CD24 has emerged as a new oncogene and metastasis promoter. However, there is a controversy as to whether CD24 expression is a prognostic factor for poor outcomes in many human cancers. To shed light on this controversy, we performed a meta-analysis of the relationship between CD24 expression and prognostic parameters in different carcinomas. Studies published in the period 1990-2009 were reviewed for the meta-analysis and selected according to defined criteria. The effect sizes of prognostic parameters and overall survival were calculated by an odds ratio (OR) or an adjusted hazard ratio (HR). Twenty-eight studies reported CD24 expression for 2,925 cases. The frequency of CD24 expression by immunohistochemistry was 68% in all the carcinomas of the breast, female genital tract, gastrointestinal tract, biliary tract and pancreas, urinary system, prostate and skin. Overall, CD24 was more frequently overexpressed in their carcinomas than their benign lesions (OR=4.21; 95% CI, 1.826-9.731; P=0.001) and was significantly associated with lymph node metastasis (OR=2.41; CI, 1.013-5.720; P=0.047), advanced clinical stages (OR=1.59; 95% CI, 1.244-2.032; P<0.001) and shortened overall survival (HR=2.13; 95% CI, 1.656-2.730; P<0.001). CD24 expression was highly associated with lymph node metastases in breast cancer (OR=3.55; 95% CI, 1.664-7.554; P=0.001), advanced clinical stages (OR=2.22; 95% CI, 1.442-3.418; P<0.001) and lymphovascular invasions (OR=2.78; 95% CI, 1.522-5.068; P=0.001) in urothelial carcinomas and with higher grades in endometrial adenocarcinomas (OR=3.88; 95% CI, 1.548-9.715; P=0.004). CD24 was more frequently and strongly expressed in breast (OR=35.80; 95% CI, 8.907-143.921; P<0.001) and ovarian carcinomas (OR=35.92; CI, 7.156-180.311; P<0.001), than in their benign counterparts. In conclusion, the meta-analysis strongly supports the idea that CD24 is an important marker of malignancy and poor prognosis in various cancers. In particular, CD24 may promote cancer development and progression in the breast, ovary and urinary bladder.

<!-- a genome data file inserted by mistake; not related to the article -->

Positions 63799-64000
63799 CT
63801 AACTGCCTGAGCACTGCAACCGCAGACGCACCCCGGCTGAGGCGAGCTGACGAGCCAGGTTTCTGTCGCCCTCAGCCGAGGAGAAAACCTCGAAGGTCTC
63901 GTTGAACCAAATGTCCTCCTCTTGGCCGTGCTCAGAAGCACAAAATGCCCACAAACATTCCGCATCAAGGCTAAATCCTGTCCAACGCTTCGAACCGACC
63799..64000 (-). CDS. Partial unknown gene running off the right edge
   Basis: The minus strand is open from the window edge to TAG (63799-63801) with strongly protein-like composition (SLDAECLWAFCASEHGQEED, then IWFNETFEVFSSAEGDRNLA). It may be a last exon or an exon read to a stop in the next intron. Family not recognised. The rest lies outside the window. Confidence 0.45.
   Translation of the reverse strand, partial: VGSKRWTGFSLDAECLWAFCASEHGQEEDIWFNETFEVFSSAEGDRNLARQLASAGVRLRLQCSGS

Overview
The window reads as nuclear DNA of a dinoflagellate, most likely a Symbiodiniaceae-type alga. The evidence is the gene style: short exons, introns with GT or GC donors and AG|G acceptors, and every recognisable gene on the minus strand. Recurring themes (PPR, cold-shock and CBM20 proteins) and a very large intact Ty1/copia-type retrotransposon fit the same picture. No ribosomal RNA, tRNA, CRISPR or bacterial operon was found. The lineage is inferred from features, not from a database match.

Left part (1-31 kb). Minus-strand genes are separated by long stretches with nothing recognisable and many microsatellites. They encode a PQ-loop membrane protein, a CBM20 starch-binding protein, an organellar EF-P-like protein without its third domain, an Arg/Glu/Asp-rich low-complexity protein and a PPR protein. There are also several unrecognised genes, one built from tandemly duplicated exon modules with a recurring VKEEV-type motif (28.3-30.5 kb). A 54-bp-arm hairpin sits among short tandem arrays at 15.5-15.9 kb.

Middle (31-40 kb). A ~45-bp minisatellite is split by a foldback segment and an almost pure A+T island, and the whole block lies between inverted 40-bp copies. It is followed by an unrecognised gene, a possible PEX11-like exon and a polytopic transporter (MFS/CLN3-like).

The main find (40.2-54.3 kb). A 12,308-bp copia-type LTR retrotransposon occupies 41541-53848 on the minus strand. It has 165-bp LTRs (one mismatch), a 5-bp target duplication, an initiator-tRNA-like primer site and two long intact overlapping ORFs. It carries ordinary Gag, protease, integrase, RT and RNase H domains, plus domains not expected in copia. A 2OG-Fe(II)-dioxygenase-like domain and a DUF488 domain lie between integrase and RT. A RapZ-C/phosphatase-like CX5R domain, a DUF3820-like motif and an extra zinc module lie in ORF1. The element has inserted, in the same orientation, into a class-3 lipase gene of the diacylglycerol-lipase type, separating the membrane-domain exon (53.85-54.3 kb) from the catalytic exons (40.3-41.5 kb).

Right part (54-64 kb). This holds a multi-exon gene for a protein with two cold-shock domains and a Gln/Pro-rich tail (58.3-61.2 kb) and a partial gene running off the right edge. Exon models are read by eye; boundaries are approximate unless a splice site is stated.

ASJC Scopus subject areas
- Cancer Research